Your government is elected by a minority of the electorate using a system that gives it an overwhelming majority in the House of Commons. Your Members of Parliament say their first loyalty is to the Party and the manifesto, not to the electorate. You ensure almost all votes are whipped through Parliament with fearful penalties if an MP disobeys the Party line. You have changed your Party conferences so that votes by the members have no bearing on policy making which is performed behind closed doors. You refuse freedom of information requests that would allow the electorate to see that policies are enacted according to regulations. You take money from multimillionaires and do not declare it to the authorities; coincidentally, all of these donors then become members of the House of Lords where they become law makers. You pass legislation that require people to get police permission to protest outside of Parliament. You rip up ancient laws that regulate the power of the State over the citizen and propose to take more for yourselves. You politicise the intelligence service, getting your spin doctors to sell a war planned in collusion with a foreign power.

You shouldn't be so much wondering why voters feel alienated, as be amazed that we haven't dragged you out of Downing Street and strung you up outside of Parliament''

Ho hum.

UPDATE: Blairwatch ( lefty, fed up with Blair) and Ian Dale ( righty, fed up with Blair) both picked up the story too, which kind of proves the cross-party point.

UPDATE UPDATE: Still finding more links...Netherworld (lefty/liberal), Guido (libertarian right), Paul Linford ( ex Parliamentary lobby journalist), Devil's Kitchen ( sweary libertarian), hmmm...I'm going to stop putting blogger's affiliations now as this will take ages, you get the idea, people from all over the shop...Blood& Treasure, Bookdrunk, TimWorstall, Martin Kelly., Longrider, Mr Eugenides, Bag, Man in a Shed, Stumbling and Mumbling, James Cleverly, The Tin Drummer, Shuggy, D-Notice, BudgieBird, Dirty Christian Socialist Cow and Not Saussure.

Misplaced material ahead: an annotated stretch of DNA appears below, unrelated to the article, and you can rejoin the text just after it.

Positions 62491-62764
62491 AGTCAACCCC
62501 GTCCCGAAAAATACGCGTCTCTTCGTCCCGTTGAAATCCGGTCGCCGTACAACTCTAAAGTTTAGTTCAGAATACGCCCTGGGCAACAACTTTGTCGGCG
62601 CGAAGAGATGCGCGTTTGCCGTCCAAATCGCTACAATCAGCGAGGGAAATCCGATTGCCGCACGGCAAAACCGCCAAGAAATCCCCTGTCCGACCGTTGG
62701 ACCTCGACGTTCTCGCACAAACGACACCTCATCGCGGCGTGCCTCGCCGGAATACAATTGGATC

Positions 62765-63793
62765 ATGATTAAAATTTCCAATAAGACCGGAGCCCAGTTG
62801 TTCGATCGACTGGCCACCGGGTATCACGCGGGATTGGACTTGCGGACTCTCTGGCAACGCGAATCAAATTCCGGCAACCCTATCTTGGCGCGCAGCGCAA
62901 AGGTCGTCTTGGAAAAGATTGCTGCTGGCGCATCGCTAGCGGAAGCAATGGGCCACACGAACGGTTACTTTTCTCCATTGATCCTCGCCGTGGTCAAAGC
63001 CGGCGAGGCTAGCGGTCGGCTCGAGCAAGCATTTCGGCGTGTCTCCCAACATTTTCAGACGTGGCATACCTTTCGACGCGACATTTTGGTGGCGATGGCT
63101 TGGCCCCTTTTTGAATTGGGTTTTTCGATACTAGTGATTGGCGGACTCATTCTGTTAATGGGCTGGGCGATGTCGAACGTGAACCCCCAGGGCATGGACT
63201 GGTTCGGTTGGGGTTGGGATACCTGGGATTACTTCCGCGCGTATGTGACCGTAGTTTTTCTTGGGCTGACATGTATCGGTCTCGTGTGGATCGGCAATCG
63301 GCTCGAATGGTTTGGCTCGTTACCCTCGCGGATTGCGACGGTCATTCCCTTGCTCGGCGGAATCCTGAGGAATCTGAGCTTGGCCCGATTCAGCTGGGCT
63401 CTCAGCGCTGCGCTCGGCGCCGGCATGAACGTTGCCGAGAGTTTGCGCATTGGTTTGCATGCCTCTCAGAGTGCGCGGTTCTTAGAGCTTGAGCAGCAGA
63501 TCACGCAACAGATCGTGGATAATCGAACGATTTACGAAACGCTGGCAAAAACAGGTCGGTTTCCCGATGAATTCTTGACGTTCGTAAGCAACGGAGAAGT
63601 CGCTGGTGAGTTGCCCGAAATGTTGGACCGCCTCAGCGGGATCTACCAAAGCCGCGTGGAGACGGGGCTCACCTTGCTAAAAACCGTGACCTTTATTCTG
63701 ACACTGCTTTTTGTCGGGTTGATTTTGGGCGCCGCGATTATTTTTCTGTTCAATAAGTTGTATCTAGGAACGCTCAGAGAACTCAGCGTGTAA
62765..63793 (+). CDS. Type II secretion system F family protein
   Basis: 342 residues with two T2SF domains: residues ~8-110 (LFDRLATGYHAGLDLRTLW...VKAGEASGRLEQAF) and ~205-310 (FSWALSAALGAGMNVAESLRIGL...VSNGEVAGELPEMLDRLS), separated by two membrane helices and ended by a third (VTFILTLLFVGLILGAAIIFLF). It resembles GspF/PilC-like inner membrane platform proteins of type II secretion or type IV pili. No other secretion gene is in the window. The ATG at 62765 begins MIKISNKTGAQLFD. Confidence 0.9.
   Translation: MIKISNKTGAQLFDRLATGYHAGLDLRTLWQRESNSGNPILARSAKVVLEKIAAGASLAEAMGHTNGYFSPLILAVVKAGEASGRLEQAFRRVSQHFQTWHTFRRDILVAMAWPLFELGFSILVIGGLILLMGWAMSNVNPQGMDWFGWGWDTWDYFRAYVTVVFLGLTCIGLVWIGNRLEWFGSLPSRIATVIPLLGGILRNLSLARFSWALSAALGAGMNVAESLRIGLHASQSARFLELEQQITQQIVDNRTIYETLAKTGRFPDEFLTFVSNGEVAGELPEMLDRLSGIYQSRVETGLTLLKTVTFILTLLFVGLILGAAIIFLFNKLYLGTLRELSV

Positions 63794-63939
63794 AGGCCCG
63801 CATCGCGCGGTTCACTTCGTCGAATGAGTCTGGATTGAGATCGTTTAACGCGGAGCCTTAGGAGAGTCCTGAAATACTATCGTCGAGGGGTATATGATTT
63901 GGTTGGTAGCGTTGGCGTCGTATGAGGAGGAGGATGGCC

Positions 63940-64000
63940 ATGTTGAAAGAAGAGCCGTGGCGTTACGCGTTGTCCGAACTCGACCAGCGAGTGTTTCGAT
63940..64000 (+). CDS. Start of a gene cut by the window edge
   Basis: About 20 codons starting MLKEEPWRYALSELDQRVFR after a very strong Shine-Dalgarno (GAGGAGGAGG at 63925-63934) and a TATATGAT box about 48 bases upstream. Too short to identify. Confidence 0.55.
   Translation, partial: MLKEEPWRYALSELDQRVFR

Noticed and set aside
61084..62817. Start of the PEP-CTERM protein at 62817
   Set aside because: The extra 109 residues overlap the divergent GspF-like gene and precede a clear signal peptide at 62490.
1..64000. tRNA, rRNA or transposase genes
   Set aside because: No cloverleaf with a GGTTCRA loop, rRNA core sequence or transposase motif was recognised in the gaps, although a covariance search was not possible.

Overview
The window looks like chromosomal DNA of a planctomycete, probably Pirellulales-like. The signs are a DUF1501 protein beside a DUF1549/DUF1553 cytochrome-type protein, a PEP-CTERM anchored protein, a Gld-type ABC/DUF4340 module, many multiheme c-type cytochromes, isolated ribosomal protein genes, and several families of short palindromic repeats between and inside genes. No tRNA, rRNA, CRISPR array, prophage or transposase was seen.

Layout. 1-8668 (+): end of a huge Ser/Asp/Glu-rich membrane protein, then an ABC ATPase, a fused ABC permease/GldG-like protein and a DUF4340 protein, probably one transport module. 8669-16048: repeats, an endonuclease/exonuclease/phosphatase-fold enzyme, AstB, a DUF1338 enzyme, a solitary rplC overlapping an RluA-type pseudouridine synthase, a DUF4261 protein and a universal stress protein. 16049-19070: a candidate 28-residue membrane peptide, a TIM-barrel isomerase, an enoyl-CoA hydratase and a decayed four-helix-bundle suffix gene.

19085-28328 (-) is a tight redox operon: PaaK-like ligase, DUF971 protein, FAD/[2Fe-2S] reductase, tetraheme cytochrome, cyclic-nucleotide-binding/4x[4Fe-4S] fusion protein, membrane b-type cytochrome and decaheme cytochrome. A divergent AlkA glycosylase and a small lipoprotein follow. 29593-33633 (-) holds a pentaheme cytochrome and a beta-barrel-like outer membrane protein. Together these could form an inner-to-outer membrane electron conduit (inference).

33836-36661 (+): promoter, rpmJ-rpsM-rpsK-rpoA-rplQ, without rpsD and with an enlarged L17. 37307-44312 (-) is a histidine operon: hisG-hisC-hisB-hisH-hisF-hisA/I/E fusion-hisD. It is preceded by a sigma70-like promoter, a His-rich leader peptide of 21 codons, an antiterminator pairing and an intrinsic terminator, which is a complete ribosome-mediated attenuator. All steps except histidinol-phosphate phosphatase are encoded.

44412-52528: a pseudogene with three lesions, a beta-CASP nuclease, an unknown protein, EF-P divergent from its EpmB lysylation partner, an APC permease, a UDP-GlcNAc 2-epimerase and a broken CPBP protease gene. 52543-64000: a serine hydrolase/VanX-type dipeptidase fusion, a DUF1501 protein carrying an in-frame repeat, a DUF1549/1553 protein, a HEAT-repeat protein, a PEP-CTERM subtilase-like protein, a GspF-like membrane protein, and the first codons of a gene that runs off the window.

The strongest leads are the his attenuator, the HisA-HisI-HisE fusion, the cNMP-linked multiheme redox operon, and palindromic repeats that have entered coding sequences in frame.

Anonymous Anonymous said...

I have often wondered if we are becoming a society of digital haves and have-nots.

Matthew Taylor would appear to prove the theory may have some validity, although it appears that it's not access to the technology that he lacks, but a basic comprehension of its potential...

Frankly, on this evidence, I wouldn't even trust him with a pocket calculator.

"Chief Strategy Adviser"? Be afraid, be *very* afraid...

November 19, 2006 10:23 pm  
Anonymous Anonymous said...




November 19, 2006 10:56 pm  
Blogger aidanrad said...

"Net-heads"? Oof, oh dear.

Ban the internet!

November 19, 2006 11:59 pm  
Blogger budgiebird said...

Excellent post.

The article you refer to made my blood boil when I read it. Mr Taylor calls for new ways in which the public can engage in consultation with the Government, but when the public DOES take the trouble to get involved in an official Government Consultation, their views are treated with contempt.

During the consultation regarding proposals to bring in new laws to deal with Extreme Pornography, over 71% of individuals who replied said they felt there was no need for a change in the law. The consultation itself was extremely biased and misleading, but despite this, the overwhelming majority of those responding put forward well reasoned arguments as to why these proposals would make bad law.